The Last Judgment is the moment in which we are finally able to love others for who they are rather than who we want them to be.
The Last Judgment is the moment in which the power and glory of God’s supra-abundant love are made clear for all to see.
The Last Judgment is the moment in which we together with all creation are illumined by that love.
The Last Judgment is the moment in which we will come to know not only God but ourselves and each other.
If all this is true, why am I still afraid?
Because my love is still immature, still imperfect. “There is no fear in love; but perfect love casts out fear, because fear involves torment. But he who fears has not been made perfect in love” (1 John 4:18).
This is why, turning to the Gospel, Jesus reminds us that we will be judged based on how we care–or don’t–for others. It isn’t enough to have faith since ”Even the demons believe—and tremble!” (James 2:19).
St James is unstinting in his condemnation of what the philosopher Etienne Gilson calls “piety without technique.” The Apostle’s clarity is brutal the kind of faith that says to the poor, hungry and naked, “‘Depart in peace, be warmed and filled,’” but doesn’t “give them the things which are needed for the body is the faith of demons. And so he says faith that “does not have works, is dead” (James 2:16, 17).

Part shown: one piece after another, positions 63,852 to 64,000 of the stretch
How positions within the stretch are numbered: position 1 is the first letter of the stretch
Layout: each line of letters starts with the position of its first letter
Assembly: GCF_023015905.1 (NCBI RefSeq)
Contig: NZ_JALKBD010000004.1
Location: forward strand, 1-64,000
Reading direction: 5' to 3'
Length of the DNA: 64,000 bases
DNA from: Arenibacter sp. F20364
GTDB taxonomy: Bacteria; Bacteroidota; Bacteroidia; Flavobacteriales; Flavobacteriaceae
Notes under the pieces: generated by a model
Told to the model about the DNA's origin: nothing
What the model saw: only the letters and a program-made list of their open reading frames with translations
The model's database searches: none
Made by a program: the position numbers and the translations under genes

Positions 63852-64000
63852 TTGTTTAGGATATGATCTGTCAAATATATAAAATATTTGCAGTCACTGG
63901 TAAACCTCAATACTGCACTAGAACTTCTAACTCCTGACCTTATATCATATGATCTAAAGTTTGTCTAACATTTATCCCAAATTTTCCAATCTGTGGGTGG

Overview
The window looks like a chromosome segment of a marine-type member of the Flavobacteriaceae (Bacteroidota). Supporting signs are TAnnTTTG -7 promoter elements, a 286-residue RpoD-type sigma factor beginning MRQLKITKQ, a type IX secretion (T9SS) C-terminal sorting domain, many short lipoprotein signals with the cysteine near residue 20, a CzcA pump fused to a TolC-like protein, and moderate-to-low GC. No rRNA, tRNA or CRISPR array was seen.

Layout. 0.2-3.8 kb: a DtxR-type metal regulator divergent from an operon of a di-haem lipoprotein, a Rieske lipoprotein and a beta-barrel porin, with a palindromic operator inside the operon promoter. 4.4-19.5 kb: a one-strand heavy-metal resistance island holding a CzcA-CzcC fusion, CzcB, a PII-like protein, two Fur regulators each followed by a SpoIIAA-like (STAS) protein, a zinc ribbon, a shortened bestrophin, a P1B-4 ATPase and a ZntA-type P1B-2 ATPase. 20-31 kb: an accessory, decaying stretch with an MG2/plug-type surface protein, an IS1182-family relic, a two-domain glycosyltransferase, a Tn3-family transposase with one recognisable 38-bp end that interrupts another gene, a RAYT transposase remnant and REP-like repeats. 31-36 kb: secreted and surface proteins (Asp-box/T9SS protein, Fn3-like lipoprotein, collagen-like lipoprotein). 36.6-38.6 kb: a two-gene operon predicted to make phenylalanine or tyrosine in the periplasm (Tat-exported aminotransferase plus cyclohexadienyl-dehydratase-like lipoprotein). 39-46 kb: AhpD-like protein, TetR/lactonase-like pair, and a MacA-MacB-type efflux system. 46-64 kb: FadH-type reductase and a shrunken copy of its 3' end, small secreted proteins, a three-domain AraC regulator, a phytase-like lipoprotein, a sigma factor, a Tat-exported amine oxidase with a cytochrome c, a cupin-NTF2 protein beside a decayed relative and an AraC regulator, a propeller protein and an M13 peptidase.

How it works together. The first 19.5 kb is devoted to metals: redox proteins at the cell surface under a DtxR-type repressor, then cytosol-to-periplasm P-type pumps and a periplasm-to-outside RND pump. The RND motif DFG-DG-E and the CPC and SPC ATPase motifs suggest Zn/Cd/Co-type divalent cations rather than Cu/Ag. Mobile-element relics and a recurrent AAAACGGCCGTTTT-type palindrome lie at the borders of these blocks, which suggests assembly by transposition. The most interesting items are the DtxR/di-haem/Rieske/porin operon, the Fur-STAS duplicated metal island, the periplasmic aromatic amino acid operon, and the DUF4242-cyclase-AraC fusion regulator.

We must be cautious here.
St Paul tells us our faith is not about what we eat or drink but about what we freely do out of love for Christ and our neighbor. A few chapters after today’s epistle, he reminds the Corinthians that while miracles have their place, what matters most is the wisdom that reveals the secrets of the human heart and moves the unbelievers to fall down on their faces to “worship God.” Our works must not only be practical but be inspired by the divine wisdom that transforms unbelievers into disciples and apostles of Jesus Christ who go on to “report that God is truly among you” (see 1 Corinthians 14:25).
All that we do–the sacraments, the services of the Church, our personal prayer, our asceticism and yes, our good deeds–have only one goal. We do all these things to strip away the lies and the shame that would kill love.
As these things fall away, we grow in wisdom and become a bit more who we will be revealed to be at the Last Judgment.
And on that Day?
On that Day, we will be clothed in Divine Glory as were Adam and Eve before the Fall.
On that Day, our beauty will be there for all creation to see.
On that day, we will thank God not only for the gift of our own lives but the lives of all humanity.
My brothers and sisters in Christ! As we prepare to begin the Great Fast, let us not lose sight of the fact that we are getting ready not simply to celebrate the Resurrection of Christ but moving toward the Last Judgment, for that Great Day when “God will wipe away every tear” and when “there shall be no more death, nor sorrow, nor crying. There shall be no more pain, for the former things” the lies and the shame of sin, will “have passed away.”